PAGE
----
American bass baritoneDied when: 81 years 124 days (976 months)
Star Sign: Cancer
Andrew Foldi (Hungarian: Földi András; 20 July 1926 – 21 November 2007) was a Hungarian-American bass baritone and educator whose singing career spanned four decades.
Andrew Foldi was born in Budapest, Hungary.As an infant, his highly musical grandmother recognized his perfect pitch, as he was humming Don Giovanni in key before his first words.
Foldi fled Hungary in 1939 with his father, and was raised in Chicago, Illinois and attended the University of Chicago, and studied voice with Martial Singher.
Foldi made his professional debut in 1954, as Biondello in Vittorio Giannini's The Taming of the Shrew in the first season of the Lyric Opera of Chicago; for his second professional performance, the young singer was cast as Doctor Grenvil in La traviata starring Maria Callas and Tito Gobbi.
He was selected by John Crosby as one of the original 14 cast members in the inaugural 1957 season at the Santa Fe Opera, which included working under the baton of Igor Stravinsky in Oedipus Rex.
Andrew Foldi was selected by intendant Herbert Graf as leading bass at the Zürich Opera in 1961.Foldi established himself as a character actor of the first rank in other opera houses throughout Europe and the U.S., among them La Scala, Wiener Staatsoper, Züricher Opernhaus, Glyndebourne Opera, Cincinnati Zoo Opera.
He created the roles of Mr.Parker in Norman Dello Joio's at San Francisco Opera (1961) and John W.Diller in Armin Schibler's dance-burlesque (Das Jubliämsbett) at Zürich Opera (1962).
He made the first of his eighty-five appearances at the Metropolitan Opera in 1975, as Alberich in Das Rheingold.During his years on the roster, Foldi appeared as Schigolch in the company premieres of Alban Berg's Lulu (directed by John Dexter, 1977, which was published on DVD in 2010) and Dansker in Benjamin Britten's Billy Budd (1978) as well as playing Dr.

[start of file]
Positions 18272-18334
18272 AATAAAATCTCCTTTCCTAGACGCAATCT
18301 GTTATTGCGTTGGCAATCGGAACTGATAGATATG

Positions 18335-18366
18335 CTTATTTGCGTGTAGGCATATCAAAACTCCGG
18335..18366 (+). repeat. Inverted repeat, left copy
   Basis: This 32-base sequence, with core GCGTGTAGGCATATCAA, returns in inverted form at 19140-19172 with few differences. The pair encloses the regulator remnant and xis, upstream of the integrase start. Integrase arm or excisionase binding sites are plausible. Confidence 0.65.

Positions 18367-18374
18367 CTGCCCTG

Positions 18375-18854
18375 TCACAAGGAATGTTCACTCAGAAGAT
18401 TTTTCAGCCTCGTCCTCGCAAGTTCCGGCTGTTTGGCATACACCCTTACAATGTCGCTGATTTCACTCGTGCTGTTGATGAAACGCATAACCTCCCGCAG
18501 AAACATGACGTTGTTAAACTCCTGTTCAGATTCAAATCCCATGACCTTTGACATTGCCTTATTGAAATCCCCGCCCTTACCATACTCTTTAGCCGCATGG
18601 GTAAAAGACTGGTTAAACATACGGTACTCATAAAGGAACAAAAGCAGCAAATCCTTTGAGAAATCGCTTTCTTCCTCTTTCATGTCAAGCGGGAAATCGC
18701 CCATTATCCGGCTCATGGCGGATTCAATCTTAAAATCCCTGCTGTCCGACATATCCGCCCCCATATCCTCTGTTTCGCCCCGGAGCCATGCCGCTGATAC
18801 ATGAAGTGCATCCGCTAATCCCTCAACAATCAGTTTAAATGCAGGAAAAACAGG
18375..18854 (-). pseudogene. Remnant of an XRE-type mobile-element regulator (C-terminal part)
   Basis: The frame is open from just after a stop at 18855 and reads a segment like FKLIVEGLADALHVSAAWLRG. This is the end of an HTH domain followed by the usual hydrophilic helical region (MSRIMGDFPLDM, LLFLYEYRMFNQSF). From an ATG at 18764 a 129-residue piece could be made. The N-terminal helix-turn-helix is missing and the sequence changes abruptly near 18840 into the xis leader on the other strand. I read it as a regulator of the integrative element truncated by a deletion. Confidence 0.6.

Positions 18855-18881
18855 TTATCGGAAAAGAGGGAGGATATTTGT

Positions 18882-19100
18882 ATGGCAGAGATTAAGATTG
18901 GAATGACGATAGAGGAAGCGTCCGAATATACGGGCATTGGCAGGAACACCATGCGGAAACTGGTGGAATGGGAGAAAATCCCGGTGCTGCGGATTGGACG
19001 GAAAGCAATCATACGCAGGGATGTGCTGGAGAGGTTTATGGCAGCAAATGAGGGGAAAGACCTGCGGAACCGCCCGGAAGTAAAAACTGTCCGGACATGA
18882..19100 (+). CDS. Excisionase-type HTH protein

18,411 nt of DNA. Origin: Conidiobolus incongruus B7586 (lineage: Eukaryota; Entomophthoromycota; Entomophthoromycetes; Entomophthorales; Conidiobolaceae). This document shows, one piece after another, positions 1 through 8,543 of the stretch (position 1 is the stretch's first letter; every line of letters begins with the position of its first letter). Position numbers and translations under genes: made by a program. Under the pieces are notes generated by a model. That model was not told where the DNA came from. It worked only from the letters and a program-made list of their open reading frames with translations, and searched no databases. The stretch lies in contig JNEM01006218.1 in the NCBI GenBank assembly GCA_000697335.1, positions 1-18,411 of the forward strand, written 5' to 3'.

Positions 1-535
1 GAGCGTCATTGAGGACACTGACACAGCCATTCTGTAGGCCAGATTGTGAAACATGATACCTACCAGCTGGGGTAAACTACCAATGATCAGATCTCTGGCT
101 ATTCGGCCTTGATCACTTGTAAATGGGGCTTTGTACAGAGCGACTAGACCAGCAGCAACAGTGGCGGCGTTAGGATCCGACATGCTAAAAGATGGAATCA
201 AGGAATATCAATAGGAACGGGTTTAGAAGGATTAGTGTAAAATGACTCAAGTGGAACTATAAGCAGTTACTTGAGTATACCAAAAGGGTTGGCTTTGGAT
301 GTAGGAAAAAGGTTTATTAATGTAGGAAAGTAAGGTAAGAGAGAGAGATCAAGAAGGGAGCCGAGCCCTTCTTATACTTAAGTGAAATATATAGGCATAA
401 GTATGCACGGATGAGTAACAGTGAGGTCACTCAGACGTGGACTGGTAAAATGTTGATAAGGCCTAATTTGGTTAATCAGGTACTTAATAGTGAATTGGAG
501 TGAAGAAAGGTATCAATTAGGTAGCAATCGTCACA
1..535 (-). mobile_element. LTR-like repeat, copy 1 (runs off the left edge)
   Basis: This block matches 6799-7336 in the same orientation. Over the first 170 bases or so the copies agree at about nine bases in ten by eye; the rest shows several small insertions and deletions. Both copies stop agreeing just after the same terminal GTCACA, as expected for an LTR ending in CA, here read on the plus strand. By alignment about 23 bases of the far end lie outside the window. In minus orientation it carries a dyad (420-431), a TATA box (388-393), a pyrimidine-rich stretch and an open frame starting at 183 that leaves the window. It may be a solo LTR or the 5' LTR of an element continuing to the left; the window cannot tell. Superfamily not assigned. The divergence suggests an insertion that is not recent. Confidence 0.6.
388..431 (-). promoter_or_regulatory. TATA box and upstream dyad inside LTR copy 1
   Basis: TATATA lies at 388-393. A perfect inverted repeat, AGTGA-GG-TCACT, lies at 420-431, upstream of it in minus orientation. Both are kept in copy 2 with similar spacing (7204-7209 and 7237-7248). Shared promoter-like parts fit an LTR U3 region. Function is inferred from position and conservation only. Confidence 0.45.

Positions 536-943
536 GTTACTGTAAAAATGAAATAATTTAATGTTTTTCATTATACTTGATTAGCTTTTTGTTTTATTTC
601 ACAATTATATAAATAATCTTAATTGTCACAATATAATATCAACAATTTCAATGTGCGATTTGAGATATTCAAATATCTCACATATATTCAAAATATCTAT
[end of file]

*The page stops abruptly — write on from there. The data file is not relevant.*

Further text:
Bartolo in the premiere of Günther Rennert's Met staging of Le Nozze di Figaro (1975).By the time his unforgettably seedy Schigolch shuffled through the Met premiere of Berg's opera, the role had become a career specialty for Foldi, who sang more than 100 performances of Lulu in San Francisco and Europe before his first New York Schigolch.
Foldi continued to sing the role throughout the 1980s, with memorable appearances in Santa Fe (1980), Chicago (1987) and at the Met (1988).
He was also well known for the comic part of the quack "snake oil" salesman, Dr.Dulcamara, in L'Elisir d'Amore by Gaetano Donizetti.
Foldi was also active as a teacher and as an author.In 1979, he joined the faculty of the Cleveland Institute of Music and went on to serve a decade-long tenure as the chairman and artistic director of its opera department.
From 1991 until 1995, Foldi returned to Chicago's Lyric Opera as the director of the Lyric Opera Center for American Artists under director Ardis Krainik; he was succeeded by Richard Pearlman.
In 1999, Leyerle published "Foldi's Opera: An Accident Waiting to Happen", a collection of humorous reminiscences.He was first married to Leona with whom he had two biological children named Nancy S.
Foldi and David Foldi.At the time of his death, he was married to Marta Justus and had two stepsons named Greg Hancock and Chris Hancock.